Inverse of a Toeplitz Matrix

A Toeplitz matrix or diagonal-constant matrix is a matrix in which each descending diagonal from left to right is constant. For instance, the following matrix is an $n\times n$ Toeplitz matrix:

$$A = \begin{bmatrix} a_{0} & a_{-1} & a_{-2} & \ldots & \ldots &a_{-n+1} \\\ a_{1} & a_0 & a_{-1} & \ddots & & \vdots \\ a_{2} & a_{1} & \ddots & \ddots & \ddots& \vdots \\\ \vdots & \ddots & \ddots & \ddots & a_{-1} & a_{-2}\\\ \vdots & & \ddots & a_{1} & a_{0}& a_{-1} \\ a_{n-1} & \ldots & \ldots & a_{2} & a_{1} & a_{0} \end{bmatrix}$$

I'm interested in the self-adjoint case ($a_{-k}=a_{k}\in\mathbb{R}$).

My question are:

• Is there a relatively simple criterion to know when these matrices are invertible by just analyzing the sequence $\{a_{0},\ldots,a_{n-1}\}$?
• In the invertible case, what is known about its inverse?

Thanks!

• If $\mathbf A$ is symmetric positive definite and Toeplitz, then there is an $O(n^2)$ method due to Trench for inverting it. So the SPD case is easy at least; what I'm fuzzy with is if (stable) methods for the symmetric indefinite case have been developed. (There are $O(n\log n)$ methods based on FFT, but I have no experience with using them.) – J. M. is a poor mathematician May 11 '11 at 12:53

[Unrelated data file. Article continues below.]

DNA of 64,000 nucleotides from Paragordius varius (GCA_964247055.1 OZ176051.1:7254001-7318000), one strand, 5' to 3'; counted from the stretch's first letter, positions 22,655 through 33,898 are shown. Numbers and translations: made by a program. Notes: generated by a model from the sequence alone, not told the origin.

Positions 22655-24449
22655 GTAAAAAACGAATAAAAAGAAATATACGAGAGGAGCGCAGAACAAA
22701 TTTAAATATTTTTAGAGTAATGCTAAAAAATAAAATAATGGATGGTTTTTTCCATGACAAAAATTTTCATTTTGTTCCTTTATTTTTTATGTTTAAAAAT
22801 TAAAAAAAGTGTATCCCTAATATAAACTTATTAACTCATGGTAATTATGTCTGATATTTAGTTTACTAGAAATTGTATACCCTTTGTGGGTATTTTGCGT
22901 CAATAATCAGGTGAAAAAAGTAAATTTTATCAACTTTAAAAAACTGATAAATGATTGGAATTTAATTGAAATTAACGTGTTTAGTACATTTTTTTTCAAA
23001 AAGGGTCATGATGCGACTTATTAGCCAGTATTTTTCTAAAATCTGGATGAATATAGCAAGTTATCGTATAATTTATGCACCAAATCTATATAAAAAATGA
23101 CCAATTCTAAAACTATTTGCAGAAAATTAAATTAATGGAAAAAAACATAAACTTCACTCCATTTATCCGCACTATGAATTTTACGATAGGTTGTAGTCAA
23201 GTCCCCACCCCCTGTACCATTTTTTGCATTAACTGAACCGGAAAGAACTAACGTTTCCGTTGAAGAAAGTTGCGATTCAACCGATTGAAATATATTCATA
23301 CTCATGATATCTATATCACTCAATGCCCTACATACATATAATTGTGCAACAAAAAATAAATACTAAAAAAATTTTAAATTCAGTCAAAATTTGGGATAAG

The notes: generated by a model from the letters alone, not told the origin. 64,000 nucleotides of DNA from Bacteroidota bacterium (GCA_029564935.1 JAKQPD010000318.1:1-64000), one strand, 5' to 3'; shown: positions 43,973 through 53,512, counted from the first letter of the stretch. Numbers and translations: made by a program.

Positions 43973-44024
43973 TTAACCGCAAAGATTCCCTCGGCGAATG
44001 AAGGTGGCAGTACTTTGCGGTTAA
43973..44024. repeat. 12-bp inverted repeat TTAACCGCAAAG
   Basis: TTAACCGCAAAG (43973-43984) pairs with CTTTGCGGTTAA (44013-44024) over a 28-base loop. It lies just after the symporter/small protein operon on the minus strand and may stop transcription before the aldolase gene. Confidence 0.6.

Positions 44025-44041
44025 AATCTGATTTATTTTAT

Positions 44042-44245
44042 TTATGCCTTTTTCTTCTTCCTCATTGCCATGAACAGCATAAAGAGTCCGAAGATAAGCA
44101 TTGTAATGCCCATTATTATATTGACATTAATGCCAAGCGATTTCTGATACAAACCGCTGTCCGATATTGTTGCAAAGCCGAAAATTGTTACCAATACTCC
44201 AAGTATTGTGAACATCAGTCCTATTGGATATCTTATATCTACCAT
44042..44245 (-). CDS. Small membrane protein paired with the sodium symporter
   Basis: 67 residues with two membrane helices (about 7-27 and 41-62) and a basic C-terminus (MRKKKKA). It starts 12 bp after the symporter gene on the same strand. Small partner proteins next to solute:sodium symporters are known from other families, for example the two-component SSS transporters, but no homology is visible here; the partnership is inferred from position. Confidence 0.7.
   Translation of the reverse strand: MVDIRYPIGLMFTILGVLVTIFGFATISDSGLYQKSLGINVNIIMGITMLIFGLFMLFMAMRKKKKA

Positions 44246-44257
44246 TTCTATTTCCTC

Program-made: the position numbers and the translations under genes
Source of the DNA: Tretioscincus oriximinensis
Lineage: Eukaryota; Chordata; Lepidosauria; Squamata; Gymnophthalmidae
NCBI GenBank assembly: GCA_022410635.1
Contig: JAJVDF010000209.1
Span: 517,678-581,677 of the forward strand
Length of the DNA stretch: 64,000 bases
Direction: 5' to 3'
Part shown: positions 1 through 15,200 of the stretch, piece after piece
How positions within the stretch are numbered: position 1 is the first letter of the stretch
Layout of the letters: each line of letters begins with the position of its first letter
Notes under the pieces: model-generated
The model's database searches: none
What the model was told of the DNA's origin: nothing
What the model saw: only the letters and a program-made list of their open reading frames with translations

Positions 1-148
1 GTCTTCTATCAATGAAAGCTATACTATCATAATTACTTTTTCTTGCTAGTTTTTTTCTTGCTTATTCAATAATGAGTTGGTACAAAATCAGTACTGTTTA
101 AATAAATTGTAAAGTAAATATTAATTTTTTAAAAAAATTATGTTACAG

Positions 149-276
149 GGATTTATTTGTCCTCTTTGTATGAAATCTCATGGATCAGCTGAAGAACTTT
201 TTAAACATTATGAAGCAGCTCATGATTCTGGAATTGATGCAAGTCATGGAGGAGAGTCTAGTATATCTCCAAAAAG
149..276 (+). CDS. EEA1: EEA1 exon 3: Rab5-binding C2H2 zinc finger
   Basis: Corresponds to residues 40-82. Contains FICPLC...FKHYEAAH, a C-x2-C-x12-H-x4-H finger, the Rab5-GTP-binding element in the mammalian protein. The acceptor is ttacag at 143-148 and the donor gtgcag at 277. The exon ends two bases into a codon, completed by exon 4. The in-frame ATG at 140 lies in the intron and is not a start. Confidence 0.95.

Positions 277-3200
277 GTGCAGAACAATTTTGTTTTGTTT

• I have yet to read it, but this might be of use. See also this interesting letter by Trench. – J. M. is a poor mathematician May 11 '11 at 13:34
• @Tom: Interesting. Your comment also raised a good question. What are the conditions on the sequence $\{a_0,\ldots,a_{n-1}\}$ for $A$ to be positive definite? – ght May 11 '11 at 14:19
• You can apply the Gershgorin circle theorem to get a sufficient result for $A$ to be invertible, namely that it is strictly diagonally dominant $$|a_0| > \sum_{i=1}^{n-1} |a_i|$$ If this is true, a sufficient condition for it to be positive definite is that $a_0>0$. – Calle May 11 '11 at 18:24
• Crossposted to MO. Some patience would be good for you, you know. – J. M. is a poor mathematician May 11 '11 at 18:32

If n=2 then\begin{equation} detA^{(2)}=(a_0^2 - a_1^2) \end{equation} If n=3 then \begin{equation} detA^{(3)}=(a_0 - a_2) (a_0^2 - 2 a_1^2 + a_0 a_2) \end{equation} Already at n=4 the formula is not so simple. Indeed if we have n=4 we the determinant become: \begin{equation} detA^{(4)}=a_0^4 + a_1^4 + a_2^4 - 2 a_1 a_2^2 a_3 +4 a_0 a_1^2 a_2 - 3 a_1^2a_0^2 -2 a_2^2a_1^2 - 2 a_2^2a_0^2 + a_3^2a_1^2 - a_3^2a_0^2 - 2 a_1^3 a_3 + 4 a_0 a_1 a_2 a_3 \end{equation} What happens is that when you have to calculate $detA^{(n)}$ the minor determinants of order $n-1$ are matrices where the condition of symmetry that alouded huge semplifications disappears. With n=2,3 the problem is not so big since the minors are trivial, but when n gets bigger the problems arise. In fact the minors are not really Toeplitz matrix, but "block Toeplitz Matriz" (sort of saying). So maybe there could be a way of enclosing the writing in a simple notation formula, but it wouldn't be a real computational gain...